Using Firebase with Next.js

Lee Robinson

Lee Robinson / July 19, 2019

3 min read––– views

This guide will show you how to use Firebase 9+ with Next.js and deploy it to Vercel.

Connecting to Firebase

  1. Create a project in Firebase.
  2. In the Firebase console, open Settings > Service Accounts.
  3. Click Generate New Private Key, then confirm by clicking Generate Key.
  4. Download and open the JSON file containing your service account.
  5. Create a new file .env.local and add environment variables with those values.
.env.local
NEXT_PUBLIC_FIREBASE_PROJECT_ID=replace-me
FIREBASE_CLIENT_EMAIL=replace-me
FIREBASE_PRIVATE_KEY=replace-me

Create lib/firebase.js to connect to Firebase using your credentials:

lib/firebase.js
import * as admin from 'firebase-admin';

if (!admin.apps.length) {
  admin.initializeApp({
    credential: admin.credential.cert({
      projectId: process.env.NEXT_PUBLIC_FIREBASE_PROJECT_ID,
      clientEmail: process.env.FIREBASE_CLIENT_EMAIL,
      privateKey: process.env.FIREBASE_PRIVATE_KEY.replace(/\\n/g, '\n')
    })
  });
}

const db = admin.firestore();

export { db };

Fetching Data from Firebase

We can fetch data on the server from Firebase using an API Route in Next.js. You'll need to create a new collection users and add a document leerob with a name string field if you're following this guide, but you can change that to whatever you want.

pages/api/user.js
import { db } from '../../lib/firebase';

export default async function handler(req, res) {
  const user = await db.collection('users').doc('leerob').get();

  if (!user.exists) {
    return res.status(404).json({});
  }

  return res.status(404).json({ id: user.id, ...user.data() });
}

Let's break this down:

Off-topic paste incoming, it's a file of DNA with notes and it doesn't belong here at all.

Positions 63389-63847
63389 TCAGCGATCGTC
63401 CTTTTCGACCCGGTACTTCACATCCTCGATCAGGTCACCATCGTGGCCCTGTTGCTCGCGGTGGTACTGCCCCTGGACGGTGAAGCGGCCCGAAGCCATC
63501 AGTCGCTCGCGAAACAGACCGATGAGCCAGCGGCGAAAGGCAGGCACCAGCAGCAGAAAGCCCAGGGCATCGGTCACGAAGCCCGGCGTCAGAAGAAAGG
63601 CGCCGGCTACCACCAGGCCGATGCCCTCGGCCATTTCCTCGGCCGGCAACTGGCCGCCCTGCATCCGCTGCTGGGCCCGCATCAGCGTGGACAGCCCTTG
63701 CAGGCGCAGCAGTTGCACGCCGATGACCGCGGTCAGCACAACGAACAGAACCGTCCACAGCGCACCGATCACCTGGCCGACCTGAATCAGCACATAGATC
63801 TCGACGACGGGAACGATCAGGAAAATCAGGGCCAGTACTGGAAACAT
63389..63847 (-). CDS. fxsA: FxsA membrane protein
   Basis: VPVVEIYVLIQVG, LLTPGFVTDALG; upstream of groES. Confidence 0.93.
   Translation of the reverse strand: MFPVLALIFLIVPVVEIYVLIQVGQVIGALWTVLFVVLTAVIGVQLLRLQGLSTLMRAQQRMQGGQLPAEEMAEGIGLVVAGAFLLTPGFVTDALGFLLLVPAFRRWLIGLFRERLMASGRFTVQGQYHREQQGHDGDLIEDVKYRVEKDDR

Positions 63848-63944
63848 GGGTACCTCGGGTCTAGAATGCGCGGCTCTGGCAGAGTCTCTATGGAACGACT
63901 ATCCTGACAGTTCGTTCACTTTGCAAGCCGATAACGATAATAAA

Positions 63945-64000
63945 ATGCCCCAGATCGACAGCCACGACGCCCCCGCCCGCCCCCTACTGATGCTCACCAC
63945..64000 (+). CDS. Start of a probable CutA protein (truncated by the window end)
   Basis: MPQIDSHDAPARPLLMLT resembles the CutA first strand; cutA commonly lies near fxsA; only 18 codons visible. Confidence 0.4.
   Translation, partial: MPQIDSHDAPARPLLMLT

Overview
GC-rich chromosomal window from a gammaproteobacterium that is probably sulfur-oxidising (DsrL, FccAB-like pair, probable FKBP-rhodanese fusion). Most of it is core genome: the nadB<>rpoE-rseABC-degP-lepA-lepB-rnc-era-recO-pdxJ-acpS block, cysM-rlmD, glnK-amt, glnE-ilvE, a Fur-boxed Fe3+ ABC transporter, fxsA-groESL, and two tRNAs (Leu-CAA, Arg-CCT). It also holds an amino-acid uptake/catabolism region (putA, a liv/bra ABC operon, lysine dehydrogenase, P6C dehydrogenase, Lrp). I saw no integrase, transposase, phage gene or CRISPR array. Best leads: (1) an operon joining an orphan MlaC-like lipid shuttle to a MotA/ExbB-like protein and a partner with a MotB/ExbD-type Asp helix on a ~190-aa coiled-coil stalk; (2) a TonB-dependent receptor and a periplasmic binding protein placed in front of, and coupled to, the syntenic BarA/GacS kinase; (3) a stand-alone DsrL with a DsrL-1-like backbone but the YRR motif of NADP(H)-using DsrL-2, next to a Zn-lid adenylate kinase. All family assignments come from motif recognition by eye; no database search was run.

1. You'll make a request to /api/users from your frontend
  2. A connection to Firestore is created using your service account
  3. The API Route queries the users collection and returns the leerob document
  4. We return the data for that document in the response

Displaying Data on the Client

First, we need to install the correct dependencies:

$ npm i swr next@latest react@rc react-dom@rc

Finally, let's make a request to our API Route on the client-side using SWR and Suspense:

pages/index.js
import { Suspense } from 'react';
import useSWR from 'swr';

const fetcher = async (...args) => {
  const res = await fetch(...args);

  return res.json();
};

function Profile() {
  const { data } = useSWR('/api/user', fetcher, { suspense: true });
  return <div>Hello, {data.name}!</div>;
}

export default function App() {
  return (
    <Suspense fallback={<div>Loading...</div>}>
      <Profile />
    </Suspense>
  );
}

Let's break this down:

  1. When you request the root route (/) in your application, pages/index.js is rendered
  2. React suspends the rendering of the page while fetching from /api/user
  3. The fallback state (<div>Loading...</div>) is rendered while the data is being fetched
  4. After the data is fetched, the fallback state is removed and the page is re-rendered
  5. The <Profile /> component shows Hello, Lee Robinson!

Conclusion

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